Today is International Women’s Day. I’ve been pondering over a comment I heard Quentin Bryce made, stating her opinion that there should be a minimum quota upheld of females on boards, or in leadership or decision making roles. There’s an interesting paradox at play in our beautiful country.
The Australian Paradox
On the surface, we have some highly successful women in some of the most senior positions in our country. To name a few, our Prime Minister, Governor General, Sydney Lord Mayor, Queensland Premier, and Westpac CEO.
The Global Reality
On a worldwide level, we do most of the work yet earn just 10% of the global income. On a local (and global, I’m sure) level we are paid less in the workforce, still battle the glass ceiling, and struggle with the balance of having it all.
Interestingly, a company I worked with was also concerned with the lack of women in senior level positions. To address this problem, they issued a directive that every shortlist needed to include at least one female. The result being that if the top 3 candidates were all male, one would be bumped off the list for the most qualified female applicant.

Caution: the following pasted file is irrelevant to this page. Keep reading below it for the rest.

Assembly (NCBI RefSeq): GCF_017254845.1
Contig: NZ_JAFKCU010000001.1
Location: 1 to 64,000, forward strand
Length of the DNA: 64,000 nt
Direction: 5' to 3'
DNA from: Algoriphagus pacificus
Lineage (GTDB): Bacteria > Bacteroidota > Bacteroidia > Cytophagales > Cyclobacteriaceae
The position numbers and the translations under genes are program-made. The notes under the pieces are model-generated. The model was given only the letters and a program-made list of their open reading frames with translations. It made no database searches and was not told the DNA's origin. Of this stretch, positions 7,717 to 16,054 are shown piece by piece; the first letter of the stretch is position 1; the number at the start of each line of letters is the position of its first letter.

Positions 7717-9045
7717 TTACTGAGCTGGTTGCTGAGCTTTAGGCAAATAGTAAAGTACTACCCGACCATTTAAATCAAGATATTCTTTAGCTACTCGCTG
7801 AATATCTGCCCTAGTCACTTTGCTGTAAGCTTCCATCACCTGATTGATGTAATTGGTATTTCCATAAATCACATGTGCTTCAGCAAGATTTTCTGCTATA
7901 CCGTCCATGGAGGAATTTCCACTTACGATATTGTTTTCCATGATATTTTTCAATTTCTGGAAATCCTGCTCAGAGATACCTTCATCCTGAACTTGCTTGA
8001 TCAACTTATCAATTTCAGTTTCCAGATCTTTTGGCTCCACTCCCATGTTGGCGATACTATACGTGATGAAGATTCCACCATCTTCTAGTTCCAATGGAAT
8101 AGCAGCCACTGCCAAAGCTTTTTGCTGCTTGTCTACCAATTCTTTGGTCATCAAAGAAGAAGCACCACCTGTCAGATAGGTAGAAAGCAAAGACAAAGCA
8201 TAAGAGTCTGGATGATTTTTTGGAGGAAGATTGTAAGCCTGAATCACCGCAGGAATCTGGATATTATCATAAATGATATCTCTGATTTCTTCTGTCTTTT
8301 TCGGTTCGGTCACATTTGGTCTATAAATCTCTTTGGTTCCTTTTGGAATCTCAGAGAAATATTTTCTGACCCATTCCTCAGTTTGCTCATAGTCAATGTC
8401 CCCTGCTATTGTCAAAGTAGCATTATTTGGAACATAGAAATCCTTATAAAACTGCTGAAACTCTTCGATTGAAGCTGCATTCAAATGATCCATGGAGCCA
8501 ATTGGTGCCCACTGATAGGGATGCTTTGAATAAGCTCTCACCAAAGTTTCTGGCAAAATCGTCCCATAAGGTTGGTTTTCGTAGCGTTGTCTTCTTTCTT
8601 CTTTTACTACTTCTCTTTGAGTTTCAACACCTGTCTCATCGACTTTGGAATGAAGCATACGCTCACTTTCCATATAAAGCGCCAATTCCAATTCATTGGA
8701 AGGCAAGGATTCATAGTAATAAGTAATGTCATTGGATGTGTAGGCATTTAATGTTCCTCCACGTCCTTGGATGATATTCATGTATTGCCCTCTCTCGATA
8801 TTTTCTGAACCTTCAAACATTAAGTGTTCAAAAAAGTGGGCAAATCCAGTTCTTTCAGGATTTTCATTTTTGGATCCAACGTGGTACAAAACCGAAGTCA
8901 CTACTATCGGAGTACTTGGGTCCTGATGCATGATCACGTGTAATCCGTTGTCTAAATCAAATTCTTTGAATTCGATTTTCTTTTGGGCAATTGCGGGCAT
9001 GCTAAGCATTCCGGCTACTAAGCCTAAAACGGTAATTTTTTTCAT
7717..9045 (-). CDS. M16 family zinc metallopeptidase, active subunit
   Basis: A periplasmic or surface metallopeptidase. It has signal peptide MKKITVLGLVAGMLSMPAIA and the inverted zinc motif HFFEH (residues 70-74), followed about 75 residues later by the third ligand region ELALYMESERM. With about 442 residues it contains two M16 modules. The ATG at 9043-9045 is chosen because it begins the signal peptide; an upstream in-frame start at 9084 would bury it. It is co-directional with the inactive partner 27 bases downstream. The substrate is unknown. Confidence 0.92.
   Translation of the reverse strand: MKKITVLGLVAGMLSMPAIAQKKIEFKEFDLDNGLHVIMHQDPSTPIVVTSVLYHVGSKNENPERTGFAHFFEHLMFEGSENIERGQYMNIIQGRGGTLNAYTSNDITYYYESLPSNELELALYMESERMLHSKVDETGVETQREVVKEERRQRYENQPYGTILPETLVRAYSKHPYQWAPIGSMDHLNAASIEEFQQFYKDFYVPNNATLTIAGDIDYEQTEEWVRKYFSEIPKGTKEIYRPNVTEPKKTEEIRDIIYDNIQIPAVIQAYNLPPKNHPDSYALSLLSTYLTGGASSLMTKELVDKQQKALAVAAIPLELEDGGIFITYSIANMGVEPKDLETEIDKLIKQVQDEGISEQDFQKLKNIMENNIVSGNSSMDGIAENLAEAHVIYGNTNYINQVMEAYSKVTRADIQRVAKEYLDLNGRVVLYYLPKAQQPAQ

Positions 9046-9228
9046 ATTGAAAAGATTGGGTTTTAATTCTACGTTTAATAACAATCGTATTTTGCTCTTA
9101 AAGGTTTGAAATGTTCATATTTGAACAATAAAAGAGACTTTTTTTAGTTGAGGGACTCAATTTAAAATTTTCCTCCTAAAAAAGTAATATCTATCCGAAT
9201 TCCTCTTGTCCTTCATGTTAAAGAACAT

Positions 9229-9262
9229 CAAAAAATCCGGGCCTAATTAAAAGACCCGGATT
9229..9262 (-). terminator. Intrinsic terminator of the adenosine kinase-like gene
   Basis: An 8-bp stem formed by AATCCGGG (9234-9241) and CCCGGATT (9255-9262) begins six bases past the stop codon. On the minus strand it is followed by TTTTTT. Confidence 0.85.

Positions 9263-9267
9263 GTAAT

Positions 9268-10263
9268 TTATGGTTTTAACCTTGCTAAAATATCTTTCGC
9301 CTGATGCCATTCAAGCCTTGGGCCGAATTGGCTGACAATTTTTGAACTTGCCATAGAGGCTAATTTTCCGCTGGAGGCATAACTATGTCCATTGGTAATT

A bandaid solution?
I can’t help but wonder if this solution, and Quentin’s suggestion, are bandaids. To me, the better question to ask is WHY there are not more women who are equally as qualified, capable, and experienced as their male counterparts. Don’t get me wrong, I believe the glass ceiling exists, and on a more serious level, so does discrimination. I also think there is a perception that women don’t take their careers as seriously as men, being distracted as we obviously are by marriage and babies. Ironically this perception means that career-minded women often have to work even harder than their male colleagues to disprove this myth.
But I believe we need to look at the root cause of this issue, and address the reasons why, at a senior level, there are often fewer female candidates than males. We could benefit from examining more deeply why there is still such inequality at this level, as well as continue to encourage equality and banish discrimination.
One final thought. When recruiting, I’ve often encountered the (mis)conception that women are too emotional to succeed in high level positions. Unfortunately, some of the women I have worked with in senior roles, seem to go to the extreme to disprove this, often earning a reputation as cold, harsh, and difficult to deal with. This makes me sad. I think that women often have a high degree of emotional intelligence, and can use their natural talents to truly get ahead.
What do you think? Are women given less opportunities to succeed from the early stages in their career?